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Vail's Lindsey Vonn reacts to winning the downhill Monday at the World Alpine Ski Championships in Val d'Isere, France.
Vail's Lindsey Vonn reacts to winning the downhill Monday at the World Alpine Ski Championships in Val d'Isere, France.
Courtesy of the U.S. Ski Team 
Vail's Vonn wins world championship downhill to go with super-G gold

February 9, 2009 — VAL d'ISERE, France - It's now official: Lindsey Vonn, who came of age training on Vail's Golden Peak and free skiing in the Back Bowls, is the best American woman ski racer of all time.

After collecting gold in the 2009 FIS World Championship super-G last week, Ski Club Vail product Vonn stormed to another win in Monday's downhill at Val d'Isere and was crowned the official queen of speed.

Vonn clocked a 1:30.31 on the steep and technical course, while Swiss youngster Lara Gut was second, .52 seconds behind. It was the first U.S. women's downhill title since Hilary Lindh won in 1997.

"I was hoping in these World Championships to win one gold medal. To win two is so unbelievable," Vonn said. "I skied with my heart. It was an incredible day for me. I work so hard and I live for a day like today."

The World Championship downhill was no exception as fresh snow in Val d'Isere delayed the women's start, originally scheduled for Sunday. In addition to the overtly challenging technical components of the hill, which Vonn called the most demanding on the women's circuit, the delay added another mental hurdle for racers to overcome. On Sunday, Women's Head Coach Jim Tracy said the woman with the toughest mind would win the race.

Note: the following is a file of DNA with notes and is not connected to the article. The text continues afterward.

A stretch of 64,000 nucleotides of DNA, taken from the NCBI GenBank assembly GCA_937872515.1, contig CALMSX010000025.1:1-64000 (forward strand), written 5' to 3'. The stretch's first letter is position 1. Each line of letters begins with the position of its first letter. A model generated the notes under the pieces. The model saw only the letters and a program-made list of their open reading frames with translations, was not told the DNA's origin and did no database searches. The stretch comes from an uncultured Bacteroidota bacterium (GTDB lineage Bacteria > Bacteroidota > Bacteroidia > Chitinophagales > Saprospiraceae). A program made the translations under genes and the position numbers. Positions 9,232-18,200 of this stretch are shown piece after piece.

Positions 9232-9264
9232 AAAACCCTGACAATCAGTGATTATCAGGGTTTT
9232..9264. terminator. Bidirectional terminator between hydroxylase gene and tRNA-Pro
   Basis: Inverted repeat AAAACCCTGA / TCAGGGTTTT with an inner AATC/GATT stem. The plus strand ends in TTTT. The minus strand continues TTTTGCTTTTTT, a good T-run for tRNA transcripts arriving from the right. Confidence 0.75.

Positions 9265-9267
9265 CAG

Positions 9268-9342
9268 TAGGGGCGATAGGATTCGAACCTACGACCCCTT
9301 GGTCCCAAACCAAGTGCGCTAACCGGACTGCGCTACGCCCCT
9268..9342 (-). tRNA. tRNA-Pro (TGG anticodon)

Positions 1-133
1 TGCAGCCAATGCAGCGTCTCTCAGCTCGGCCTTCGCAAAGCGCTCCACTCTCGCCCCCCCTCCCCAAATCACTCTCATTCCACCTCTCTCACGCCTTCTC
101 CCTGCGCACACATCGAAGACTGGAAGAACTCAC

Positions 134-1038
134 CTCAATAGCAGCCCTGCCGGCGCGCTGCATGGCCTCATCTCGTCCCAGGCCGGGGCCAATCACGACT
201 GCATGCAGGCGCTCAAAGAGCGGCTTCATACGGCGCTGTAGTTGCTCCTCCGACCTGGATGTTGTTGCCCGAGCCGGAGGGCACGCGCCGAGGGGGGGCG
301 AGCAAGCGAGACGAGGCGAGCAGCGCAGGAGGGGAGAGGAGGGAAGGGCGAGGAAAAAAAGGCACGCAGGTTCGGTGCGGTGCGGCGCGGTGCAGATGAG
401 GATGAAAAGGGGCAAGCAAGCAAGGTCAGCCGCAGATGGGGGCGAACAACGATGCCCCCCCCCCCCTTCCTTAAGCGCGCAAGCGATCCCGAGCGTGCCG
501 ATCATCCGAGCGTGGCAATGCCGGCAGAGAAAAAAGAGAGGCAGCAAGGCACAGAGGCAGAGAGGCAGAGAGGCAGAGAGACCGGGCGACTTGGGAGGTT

"It was a tough day for me. I was really nervous. We've had two days off and I've been thinking about being disqualified in the super combined, but really getting excited about the downhill," Vonn said. "I was nervous in the start but my husband was there and he got me calmed down and in the right mood for attacking. And that's what I did."

Vonn and her husband Thomas, who was also a World Cup racer for the U.S., are a special team in the ski racing world, as he travels along with her to help manage her time, equipment and in cases like Monday, to help Vonn through the mental challenges of racing.